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it calls a dysfunctional health service. A week does not seem to go

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by without a headline about the NHS. This is from David prior, the boss

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of the quality care commission. He is highlighting the problems in the

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NHS. There are big problems with A, waiting times, doctors

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surgeries. That is feeding into that general narrative that the NHS is

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struggling. There is a fear amongst many professionals that it does not

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boost morale and that it feeds into the general view that the

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Conservatives are trying to run down the health service because they are

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looking at increasing private sector involvement in it. These stories

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undermine public trust and means they are being softened up for the

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increasing involvement of private firms which many see as a bad thing

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and others is a good thing. Weaken or highlight problems in the NHS

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everyone has a horror story but others have good stories to tell.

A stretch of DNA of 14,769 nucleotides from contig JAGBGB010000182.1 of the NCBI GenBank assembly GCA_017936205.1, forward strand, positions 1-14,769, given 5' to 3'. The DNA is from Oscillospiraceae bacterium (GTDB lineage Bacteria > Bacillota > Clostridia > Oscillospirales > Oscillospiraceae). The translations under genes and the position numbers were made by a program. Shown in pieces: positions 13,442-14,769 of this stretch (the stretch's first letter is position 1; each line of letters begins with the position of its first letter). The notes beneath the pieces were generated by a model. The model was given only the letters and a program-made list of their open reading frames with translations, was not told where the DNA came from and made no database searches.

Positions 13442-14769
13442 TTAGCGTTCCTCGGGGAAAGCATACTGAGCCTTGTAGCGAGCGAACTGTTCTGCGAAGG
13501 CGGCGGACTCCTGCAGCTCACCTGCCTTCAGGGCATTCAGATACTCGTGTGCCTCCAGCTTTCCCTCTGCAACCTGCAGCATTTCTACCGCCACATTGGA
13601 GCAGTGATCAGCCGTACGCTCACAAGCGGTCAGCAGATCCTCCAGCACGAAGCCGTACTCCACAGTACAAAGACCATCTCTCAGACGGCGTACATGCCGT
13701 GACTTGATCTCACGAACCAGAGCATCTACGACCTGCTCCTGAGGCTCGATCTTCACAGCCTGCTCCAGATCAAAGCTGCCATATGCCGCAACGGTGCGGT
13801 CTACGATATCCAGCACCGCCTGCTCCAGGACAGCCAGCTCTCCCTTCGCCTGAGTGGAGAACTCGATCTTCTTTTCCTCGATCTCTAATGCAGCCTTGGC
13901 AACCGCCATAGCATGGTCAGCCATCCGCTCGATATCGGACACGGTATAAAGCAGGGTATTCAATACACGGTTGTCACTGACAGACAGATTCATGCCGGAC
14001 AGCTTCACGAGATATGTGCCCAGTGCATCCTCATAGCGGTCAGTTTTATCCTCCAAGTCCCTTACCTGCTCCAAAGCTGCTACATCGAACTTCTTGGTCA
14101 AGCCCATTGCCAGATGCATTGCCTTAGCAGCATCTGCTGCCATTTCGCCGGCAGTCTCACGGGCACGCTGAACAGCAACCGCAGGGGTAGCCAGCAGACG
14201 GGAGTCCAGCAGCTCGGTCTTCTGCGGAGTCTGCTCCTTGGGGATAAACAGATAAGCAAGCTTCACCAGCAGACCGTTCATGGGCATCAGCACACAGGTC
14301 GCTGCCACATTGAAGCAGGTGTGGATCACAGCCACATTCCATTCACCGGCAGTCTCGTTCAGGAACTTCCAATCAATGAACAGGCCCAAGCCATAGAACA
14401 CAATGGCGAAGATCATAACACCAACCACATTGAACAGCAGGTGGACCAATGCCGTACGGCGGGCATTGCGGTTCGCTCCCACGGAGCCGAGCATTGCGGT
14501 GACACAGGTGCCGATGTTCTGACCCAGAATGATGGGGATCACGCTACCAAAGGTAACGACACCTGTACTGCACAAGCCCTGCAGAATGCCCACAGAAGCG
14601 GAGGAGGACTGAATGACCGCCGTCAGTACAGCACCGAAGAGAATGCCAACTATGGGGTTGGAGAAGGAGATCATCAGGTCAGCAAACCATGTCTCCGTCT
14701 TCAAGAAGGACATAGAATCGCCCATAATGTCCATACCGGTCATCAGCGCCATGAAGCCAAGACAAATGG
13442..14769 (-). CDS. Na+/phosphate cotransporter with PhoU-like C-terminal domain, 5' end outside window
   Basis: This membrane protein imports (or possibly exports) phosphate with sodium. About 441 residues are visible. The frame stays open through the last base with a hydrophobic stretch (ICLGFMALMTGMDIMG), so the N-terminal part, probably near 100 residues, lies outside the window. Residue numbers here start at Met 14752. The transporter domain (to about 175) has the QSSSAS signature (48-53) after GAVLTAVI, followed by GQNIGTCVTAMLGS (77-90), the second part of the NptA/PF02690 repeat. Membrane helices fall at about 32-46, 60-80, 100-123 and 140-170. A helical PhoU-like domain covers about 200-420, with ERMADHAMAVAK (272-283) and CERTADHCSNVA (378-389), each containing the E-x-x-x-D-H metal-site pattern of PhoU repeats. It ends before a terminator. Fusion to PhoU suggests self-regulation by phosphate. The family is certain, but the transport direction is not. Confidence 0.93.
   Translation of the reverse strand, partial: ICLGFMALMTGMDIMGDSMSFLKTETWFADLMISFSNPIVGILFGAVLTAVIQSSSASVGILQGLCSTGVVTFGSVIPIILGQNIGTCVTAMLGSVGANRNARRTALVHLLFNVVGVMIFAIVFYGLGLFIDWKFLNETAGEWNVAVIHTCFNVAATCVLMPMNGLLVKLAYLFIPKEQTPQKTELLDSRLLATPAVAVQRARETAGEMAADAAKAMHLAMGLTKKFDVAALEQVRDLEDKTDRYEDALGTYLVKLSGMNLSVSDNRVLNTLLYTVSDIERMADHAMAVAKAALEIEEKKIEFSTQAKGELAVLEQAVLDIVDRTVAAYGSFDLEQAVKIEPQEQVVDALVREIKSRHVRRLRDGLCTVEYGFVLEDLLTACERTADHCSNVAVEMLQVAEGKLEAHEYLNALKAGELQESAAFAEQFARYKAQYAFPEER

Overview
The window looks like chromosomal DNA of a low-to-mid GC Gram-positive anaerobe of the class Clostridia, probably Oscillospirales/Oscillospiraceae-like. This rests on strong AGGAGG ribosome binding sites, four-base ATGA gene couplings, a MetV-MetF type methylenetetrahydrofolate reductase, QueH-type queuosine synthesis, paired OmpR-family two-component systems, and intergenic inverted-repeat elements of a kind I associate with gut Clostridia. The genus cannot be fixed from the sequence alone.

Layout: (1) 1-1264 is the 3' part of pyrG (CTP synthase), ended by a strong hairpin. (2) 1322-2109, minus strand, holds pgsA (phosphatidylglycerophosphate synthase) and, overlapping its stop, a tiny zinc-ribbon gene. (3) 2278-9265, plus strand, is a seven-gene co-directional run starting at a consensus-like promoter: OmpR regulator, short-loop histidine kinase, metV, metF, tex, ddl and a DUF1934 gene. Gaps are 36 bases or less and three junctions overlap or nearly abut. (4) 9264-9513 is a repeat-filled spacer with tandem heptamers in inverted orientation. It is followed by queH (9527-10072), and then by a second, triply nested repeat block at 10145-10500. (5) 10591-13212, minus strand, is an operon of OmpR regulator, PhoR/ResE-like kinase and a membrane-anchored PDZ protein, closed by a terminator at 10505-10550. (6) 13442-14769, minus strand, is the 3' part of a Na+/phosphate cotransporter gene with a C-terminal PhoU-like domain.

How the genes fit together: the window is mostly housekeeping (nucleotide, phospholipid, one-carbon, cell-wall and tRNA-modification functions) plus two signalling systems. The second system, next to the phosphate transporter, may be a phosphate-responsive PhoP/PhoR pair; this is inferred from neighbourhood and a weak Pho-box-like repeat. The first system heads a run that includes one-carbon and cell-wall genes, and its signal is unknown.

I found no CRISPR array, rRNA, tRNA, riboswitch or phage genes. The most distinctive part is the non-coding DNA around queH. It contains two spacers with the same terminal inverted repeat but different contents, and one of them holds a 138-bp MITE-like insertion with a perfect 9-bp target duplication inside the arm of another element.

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They are not as front-page stories. Three weeks ago it was in The

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Independent that the ombudsman of the NHS was saying that when the NHS

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is good it is great and when it is bad it is terrible but let us give

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it some praise because it is to reflect. Yes, that is broadly true

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but it is under huge pressure and is struggling. You will see more and

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more of the stories. We have not yet had a terrible winter chill which

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always exasperates problems. We will stay with the Telegraph. There is a

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story about the floods. The worst of the weather is over for now but

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there was more to come. The Sunday Telegraph is entering into the

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inevitable row of could it be prevented and could more have been

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done and who is to blame. I wonder if we are asking the right

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questions. There is a lot of talk about dredging as if by clearing out

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the bottom of the River will find a place to put this inland sea which

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has enveloped parts of southern England. It is of the us that will

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not be a solution. It is one of the classic stories of human folly

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weather is a huge political row which blows up because no one has

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been taking it quite consistent action in terms of putting trees in

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upland areas and are the sorts of measures that could have done

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something to stop this. We must leave it there. We will be back at

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11:30pm with more stories from the Sunday papers. Thank you to my

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guests, Vincent Moss and Matthew Green. Still to come on BBC News,

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reporters.